Countless people have struggled to form their identity, specifically teens. They try on masks, all seeing if one would be the perfect fit, or maybe something they can work with. This has caught the attention of Erik Erikson, a developmental psychologist and psychoanalyst known for his theory on Psychosocial Development.
And based on Erikson’s work on identity and psychosocial development in the 1960’s, Canadian developmental psychologist James Marcia refined and extended his model, primarily focusing on adolescent development, though this also applies to all ages.
Marcia classifies individuals based on their existence or extendt of their crisis or commitment. Crisis is defined as a period of identity development during which the individual is exploring alternatives. Commitment is a person’s investment in the identity. The four categories are listed below:
- Diffusion – status of individuals who have not yet experienced a crisis or made any commitments, not only are they undecided about occupational and ideological choices, they are likely to show little interest in such manners.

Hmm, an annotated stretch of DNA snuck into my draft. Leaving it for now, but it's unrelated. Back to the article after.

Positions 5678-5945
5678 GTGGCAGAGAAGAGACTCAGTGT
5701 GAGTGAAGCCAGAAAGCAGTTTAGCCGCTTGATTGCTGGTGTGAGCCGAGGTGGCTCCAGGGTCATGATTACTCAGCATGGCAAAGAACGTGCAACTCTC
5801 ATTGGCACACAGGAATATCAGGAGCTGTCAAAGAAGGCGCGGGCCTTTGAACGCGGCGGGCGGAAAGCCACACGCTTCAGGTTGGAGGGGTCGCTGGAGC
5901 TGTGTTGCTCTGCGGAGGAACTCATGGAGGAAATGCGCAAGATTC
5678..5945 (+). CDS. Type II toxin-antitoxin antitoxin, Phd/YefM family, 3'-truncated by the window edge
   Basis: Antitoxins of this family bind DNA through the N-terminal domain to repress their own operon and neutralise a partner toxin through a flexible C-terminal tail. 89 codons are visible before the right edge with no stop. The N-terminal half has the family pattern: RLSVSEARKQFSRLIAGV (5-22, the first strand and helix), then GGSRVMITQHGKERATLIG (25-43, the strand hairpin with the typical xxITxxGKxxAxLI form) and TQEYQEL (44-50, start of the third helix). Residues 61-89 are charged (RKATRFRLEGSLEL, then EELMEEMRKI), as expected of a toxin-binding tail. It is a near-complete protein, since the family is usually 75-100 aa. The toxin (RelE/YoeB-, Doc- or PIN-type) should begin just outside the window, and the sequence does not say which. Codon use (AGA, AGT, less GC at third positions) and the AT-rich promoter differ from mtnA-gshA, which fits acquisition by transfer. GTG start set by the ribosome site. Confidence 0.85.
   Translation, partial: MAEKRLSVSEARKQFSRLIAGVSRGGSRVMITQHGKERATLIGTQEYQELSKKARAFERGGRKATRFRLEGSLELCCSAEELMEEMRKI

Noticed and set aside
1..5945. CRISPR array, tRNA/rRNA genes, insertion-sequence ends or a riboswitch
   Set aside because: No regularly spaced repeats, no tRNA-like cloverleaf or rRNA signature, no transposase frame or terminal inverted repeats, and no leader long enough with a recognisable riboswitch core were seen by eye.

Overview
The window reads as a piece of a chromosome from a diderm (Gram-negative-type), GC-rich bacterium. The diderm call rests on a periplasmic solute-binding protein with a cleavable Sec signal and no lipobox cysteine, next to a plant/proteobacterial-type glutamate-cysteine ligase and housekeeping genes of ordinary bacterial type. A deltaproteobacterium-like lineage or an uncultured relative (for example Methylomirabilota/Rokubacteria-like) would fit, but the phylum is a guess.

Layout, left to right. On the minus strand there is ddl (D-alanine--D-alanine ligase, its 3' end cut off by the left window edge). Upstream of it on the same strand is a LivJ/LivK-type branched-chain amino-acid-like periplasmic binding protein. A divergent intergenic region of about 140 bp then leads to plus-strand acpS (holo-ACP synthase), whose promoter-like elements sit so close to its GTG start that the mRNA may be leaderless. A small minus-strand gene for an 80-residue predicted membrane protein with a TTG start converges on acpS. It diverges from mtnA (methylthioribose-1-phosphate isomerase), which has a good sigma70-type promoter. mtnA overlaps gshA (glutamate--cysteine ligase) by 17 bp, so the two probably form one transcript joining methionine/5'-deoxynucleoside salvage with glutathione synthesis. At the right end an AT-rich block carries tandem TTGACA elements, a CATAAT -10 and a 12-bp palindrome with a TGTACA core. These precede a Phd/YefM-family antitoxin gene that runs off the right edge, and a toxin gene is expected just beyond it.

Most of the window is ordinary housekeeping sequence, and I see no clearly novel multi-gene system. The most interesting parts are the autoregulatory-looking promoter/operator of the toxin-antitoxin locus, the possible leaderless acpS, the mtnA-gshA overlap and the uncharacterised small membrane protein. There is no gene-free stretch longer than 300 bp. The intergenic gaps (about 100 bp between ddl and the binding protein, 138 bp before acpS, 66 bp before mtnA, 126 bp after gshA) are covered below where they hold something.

- Foreclosure – status of individuals who have made a commitment but not experienced a crisis. This occurs most often when parents hand down commitments to their adolescents, usually in an authoritarian way, before adolescents have had a chance to explore different approaches, ideologies, and vocations on their own
- Moratorium – status of individuals who are in the midst of a crisis but whose commitments are either absent or are only vaguely defined.
- Achievement status of individuals who have undergone a crisis and made a commitment
Take note that the above statuses are not stages and should not be viewed as processes. You don’t need to finish one to go to the other, at the same time; you don’t need to go through all of this to get to the achievement status.
- Bayod, Ylona Veronica. 2013. Hand outs on Adolescent Psychology: Social and Personality Development. Saint Louis University, Baguio City, Philippines